2) The Red Zone.  The Giants were 1 for 4 in the red zone today.  There is a simplistic aphorism that we never stop quoting here:  if you want to win on the road, you need TDs, not FGs.  The Giants came away with 1 TD, 2 FGs and a turnover at the end of the game on downs.  13 points off of 4 trips.  It should not be a complete coincidence to anyone here that the ONE lead the Giants took the entire game, it happened when the Giants got that red zone TD.  It was a pretty pass and catch to Mario Manningham.  It is the difference between winning and losing in the NFL.  The 49ers deserve a great deal of credit for stiffening in the red zone, but this is what happens when you play against teams that are 7-1.  They execute and they do not make your life easy.  You have to overcome these challenges in order to win big games and championships.  Why did the Giants not get more TDs?  In the red zone, you need your TE more (think Ballard last week vs the Pats, not a coincidence it is the TE scoring in the red zone) and you need your playcalling to be near perfect.  There is one playcall in this game that sticks out for me more than any other in the entire game.  It is in Q1.  It is the opening drive.  The Giants are driving down the field.  They have just run for 4 yards to the SF 9 yard line, and it is 2nd and 6.  The playcall is a draw to Jacobs.  Awful.  For starters, at 2nd and 6, the Giants can pass OR run, so it is not as if the Niners are playing pass and are fooled by a draw (which is the main effectiveness for such a playcall).  Second, this is Brandon Jacobs in the tight quarters of the red zone, and he does not have the acceleration that can make or break the success of that play.  I’d rather take my chances with a flare/checkdown to isolate Jacobs than a draw.  Third, the personnel is wrong for red zone.  We have been clamoring for Da’Rel Scott, and in either of those playcalls, be it draw, flare or checkdown, I take my chances with the speed beating the SF LBers.  The result of the play is no gain, the Giants come up short on 3rd down and kick a FG.  You need 7′s and the Giants got a 3.  Do not misunderstand the overall sentiment about Gilbride’s playcalling- it has been much improved overall this season and at times has been excellent.  On that first drive, Gilbride made more than a few calls which enabled the Giants to get down to that point where they were in a 2nd and 6 situation in the red zone.  So the message here is that the Red Zone magnifies small errors.  If it happens in the middle of the field, the Giants have a much easier time converting the 3rd and 6 than they do at the 9 yard line.  Every down in the red zone is simply crucial.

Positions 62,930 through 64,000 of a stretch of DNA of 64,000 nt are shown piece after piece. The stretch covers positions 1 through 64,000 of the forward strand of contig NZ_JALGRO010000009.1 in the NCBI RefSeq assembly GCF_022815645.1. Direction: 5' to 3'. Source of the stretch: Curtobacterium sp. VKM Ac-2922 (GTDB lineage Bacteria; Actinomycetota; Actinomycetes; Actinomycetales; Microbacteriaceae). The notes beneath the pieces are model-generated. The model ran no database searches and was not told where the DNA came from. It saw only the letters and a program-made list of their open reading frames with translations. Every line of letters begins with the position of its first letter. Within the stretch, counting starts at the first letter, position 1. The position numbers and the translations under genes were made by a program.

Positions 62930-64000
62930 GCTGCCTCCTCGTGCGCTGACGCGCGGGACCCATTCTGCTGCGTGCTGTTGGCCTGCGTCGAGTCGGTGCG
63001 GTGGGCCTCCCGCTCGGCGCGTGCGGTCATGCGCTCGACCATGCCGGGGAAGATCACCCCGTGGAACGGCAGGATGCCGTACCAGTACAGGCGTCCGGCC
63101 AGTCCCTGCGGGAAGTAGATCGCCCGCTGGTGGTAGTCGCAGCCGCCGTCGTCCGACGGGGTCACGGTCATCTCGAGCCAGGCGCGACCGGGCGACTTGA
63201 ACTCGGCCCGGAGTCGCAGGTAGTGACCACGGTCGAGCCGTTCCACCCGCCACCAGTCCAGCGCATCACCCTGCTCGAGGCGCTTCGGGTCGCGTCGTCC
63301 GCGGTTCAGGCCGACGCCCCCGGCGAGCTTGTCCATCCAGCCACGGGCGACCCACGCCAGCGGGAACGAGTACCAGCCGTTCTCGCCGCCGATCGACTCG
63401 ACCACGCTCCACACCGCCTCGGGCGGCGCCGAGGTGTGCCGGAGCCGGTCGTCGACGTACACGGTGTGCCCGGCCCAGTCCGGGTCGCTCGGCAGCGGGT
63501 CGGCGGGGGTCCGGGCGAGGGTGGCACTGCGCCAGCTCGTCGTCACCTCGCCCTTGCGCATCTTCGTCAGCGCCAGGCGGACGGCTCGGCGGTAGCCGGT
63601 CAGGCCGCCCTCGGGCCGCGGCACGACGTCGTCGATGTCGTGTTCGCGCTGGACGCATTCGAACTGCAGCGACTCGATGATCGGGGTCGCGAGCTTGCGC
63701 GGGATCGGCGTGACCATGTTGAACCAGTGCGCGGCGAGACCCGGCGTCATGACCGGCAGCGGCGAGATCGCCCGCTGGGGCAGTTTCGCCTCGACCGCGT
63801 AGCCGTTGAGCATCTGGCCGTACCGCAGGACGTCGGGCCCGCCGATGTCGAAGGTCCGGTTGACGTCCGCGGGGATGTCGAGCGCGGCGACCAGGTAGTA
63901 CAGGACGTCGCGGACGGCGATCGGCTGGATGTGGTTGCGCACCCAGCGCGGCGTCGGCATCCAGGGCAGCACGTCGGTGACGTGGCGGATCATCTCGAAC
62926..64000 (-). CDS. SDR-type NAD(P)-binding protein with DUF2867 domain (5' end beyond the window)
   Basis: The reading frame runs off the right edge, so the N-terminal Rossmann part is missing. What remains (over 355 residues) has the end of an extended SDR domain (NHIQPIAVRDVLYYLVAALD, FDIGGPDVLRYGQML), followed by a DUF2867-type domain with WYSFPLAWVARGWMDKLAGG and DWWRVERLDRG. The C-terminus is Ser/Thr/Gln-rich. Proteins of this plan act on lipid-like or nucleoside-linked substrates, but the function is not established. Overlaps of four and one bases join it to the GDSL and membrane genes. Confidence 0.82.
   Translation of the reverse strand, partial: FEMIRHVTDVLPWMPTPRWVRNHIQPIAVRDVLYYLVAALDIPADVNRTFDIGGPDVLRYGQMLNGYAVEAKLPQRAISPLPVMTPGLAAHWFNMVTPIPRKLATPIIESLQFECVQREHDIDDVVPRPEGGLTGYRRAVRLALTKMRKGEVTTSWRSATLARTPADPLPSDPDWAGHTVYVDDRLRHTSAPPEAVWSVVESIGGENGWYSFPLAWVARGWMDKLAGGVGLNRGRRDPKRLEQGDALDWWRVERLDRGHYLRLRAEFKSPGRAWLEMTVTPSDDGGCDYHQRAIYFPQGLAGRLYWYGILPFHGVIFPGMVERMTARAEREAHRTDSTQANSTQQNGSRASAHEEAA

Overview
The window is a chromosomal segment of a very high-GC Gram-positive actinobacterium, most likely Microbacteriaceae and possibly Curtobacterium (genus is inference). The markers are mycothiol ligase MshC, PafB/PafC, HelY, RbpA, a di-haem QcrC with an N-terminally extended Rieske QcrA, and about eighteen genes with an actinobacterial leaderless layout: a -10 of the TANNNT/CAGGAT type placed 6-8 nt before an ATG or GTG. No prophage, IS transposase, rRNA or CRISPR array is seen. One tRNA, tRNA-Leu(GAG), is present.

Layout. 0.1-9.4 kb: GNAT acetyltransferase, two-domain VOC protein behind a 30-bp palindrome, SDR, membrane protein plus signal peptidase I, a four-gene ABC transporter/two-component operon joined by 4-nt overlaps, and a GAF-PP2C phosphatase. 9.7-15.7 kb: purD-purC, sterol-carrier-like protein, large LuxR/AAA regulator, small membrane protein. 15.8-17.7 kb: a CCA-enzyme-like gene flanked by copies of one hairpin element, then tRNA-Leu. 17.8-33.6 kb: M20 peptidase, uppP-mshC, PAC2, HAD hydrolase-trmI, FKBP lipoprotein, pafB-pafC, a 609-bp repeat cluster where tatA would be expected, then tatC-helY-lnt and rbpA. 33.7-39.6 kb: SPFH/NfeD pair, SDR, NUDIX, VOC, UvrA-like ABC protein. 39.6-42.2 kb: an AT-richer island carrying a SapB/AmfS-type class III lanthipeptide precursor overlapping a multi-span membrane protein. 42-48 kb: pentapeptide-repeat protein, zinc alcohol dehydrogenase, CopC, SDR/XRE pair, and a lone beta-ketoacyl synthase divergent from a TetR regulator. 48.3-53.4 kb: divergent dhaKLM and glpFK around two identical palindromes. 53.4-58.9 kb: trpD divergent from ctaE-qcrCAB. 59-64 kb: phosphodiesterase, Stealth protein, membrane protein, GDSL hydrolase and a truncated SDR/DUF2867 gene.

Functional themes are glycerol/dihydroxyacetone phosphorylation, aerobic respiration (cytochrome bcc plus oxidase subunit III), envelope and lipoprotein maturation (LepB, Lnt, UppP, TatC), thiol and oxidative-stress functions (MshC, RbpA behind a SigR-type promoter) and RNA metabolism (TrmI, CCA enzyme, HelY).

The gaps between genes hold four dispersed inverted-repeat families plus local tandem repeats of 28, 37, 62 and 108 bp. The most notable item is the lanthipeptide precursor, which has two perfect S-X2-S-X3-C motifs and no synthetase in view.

The good news is that the Giants are in a position to get better from these contests.  You don’t get better when you play against the Miami Dolphins and beat them with 40 minutes of football.  You get better when you play against the Patriots and the Niners.  Mistakes are magnified.  It forces you to eliminate more of them, to play at a higher level, so that you can compete for wins and a championship when it counts in the playoffs.  These teams expose your weaknesses and force you to get better.  The Giants did some really good things, like stuffing the box and forcing Alex Smith to beat them.  Good Fewell.  But then they would lose to Smith when they were in zone and they would win vs Smith when they were in man coverage (anecdotal, we’ll try to get more data this week by tape review).  There were two moments where the Giants put Alex Smith in 3rd and super long, and each time they dropped 8 into coverage with a 3 man rush.  The Niners got significant yardage vs zone in one of those instances, and negligible yardage vs man in the other.  The significant yardage allowed for a long FG which was made by Akers.  Vs weaker teams the 3 man rush is not going to be exposed, but here, it was.  Maybe this is just my bias, but I really do not believe a 3 man rush is ever appropriate.  Perhaps you can do it once per game in an unpredictable fashion, but when the Giants do it twice in 3rd and long, what does that say?  If it can cost you 3 points vs Alex Smith, isn’t it going to cost you more vs Brees or Rodgers in the playoffs?  Here is to hoping that Fewell will figure this out now and not in January.